A major challenge with containing the spread of COVID-19 in many countries, has been an ability to quickly detect infection. Feng Zhang, along with Pinterest CEO Ben Silberman, and collaborators across scientific and medical disciplines, are coming together to launch an app called How We Feel, that will allow citizen scientists to self-report symptoms.
“It is so important to find a way to connect scientists to fight this pandemic,” explained Zhang. We wanted to find a fast and agile way to ultimately build a dynamic picture of symptoms associated with the virus.”
Designed to help scientists track and stop the spread of the novel coronavirus by creating an exchange of information between the citizens and scientists at scale, the new How We Feel app does just this. The app lets people self-report symptoms in 30 seconds or less and see how others in their area are feeling. To protect user privacy, the app explicitly does not require an account sign in, and doesn’t ask for identifying information such as the user’s name, phone number, or email address before they donate their data. Reporting symptoms only takes about 30 seconds, but the data shared by users has the potential to reveal and even predict outbreak hotspots, potentially providing insight into the spread and progression of COVID-19. To further contribute to the fight against COVID-19, Ben and Divya Silbermann will donate a meal to Feeding America for every download of the How We Feel app—up to 10 million meals.
The app was created by the How We Feel Project, a nonprofit collaboration between Silbermann, doctors, and an interdisciplinary group of researchers including Feng Zhang, investigator at the McGovern Institute for Brain Research, Broad Institute, and the James and Patricia Poitras Professor of Neuroscience at MIT. Other institutions currently involved include Harvard University T.H. Chan School of Public Health and Faculty of Arts and Sciences, University of Pennsylvania, Stanford University, University of Maryland School of Medicine, and the Weizmann Institute of Science.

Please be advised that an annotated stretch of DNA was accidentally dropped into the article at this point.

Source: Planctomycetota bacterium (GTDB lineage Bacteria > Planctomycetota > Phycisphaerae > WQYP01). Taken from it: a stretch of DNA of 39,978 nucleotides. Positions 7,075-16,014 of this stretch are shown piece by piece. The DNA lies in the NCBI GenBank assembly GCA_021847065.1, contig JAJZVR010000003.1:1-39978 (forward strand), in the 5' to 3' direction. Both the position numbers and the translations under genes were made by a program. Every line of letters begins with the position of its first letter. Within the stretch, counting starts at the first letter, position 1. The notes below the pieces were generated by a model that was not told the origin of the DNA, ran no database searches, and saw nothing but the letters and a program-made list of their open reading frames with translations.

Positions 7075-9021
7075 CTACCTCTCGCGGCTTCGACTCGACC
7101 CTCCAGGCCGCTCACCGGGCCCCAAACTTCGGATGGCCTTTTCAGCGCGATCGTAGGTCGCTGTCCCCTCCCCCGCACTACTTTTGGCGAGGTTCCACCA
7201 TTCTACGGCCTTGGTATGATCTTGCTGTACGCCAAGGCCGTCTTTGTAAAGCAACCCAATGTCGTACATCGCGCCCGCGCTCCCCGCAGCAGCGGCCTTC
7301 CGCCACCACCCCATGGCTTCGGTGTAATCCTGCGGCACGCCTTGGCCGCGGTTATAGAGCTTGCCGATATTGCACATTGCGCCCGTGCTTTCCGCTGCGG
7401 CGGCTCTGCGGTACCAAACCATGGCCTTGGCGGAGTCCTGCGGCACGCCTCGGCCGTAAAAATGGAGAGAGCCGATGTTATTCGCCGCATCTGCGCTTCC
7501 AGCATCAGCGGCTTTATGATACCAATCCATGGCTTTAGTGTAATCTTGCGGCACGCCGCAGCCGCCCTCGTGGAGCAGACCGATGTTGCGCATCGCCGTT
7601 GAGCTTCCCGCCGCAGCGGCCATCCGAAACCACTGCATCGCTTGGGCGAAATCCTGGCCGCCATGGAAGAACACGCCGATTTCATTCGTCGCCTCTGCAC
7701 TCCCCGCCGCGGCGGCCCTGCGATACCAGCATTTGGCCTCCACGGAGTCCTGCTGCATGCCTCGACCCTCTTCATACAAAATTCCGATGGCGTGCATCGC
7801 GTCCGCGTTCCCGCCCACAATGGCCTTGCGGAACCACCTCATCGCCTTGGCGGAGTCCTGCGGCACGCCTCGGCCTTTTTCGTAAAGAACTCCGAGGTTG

Silbermann partnered closely with Feng Zhang, best known for his work on CRISPR, a pioneering gene-editing technique designed to treat diseases. Zhang and Silbermann first met in high school in Iowa. As the outbreak grew in the US, they called each other to figure out how the fields of biochemistry and technology could come together to find a solution for the lack of reliable health data from testing.
“Since high school, my friend Feng Zhang and I have been talking about the potential of the internet to connect regular people and scientists for the public good,” said Ben Silbermann, co-founder and CEO of, Pinterest. “When we saw how quickly COVID-19 was spreading, it felt like a critical moment to finally build that bridge between citizens and scientists that we’ve always wanted. I believe we’ve done that with How We Feel.”
Silbermann and Zhang formed the new HWF nonprofit because they believed a fully independent organization with a keen understanding of the needs of doctors and researchers should develop and manage the app. Now, they’re looking for opportunities to collaborate globally. Zhang is working to organize an international consortium of researchers from 11 countries that have developed similar health status surveys. The consortium is called the Coronavirus Census Collective (CCC).
The How We Feel app is available for download today in the US on iOS and Android, and via the web at http://www.howwefeel.org.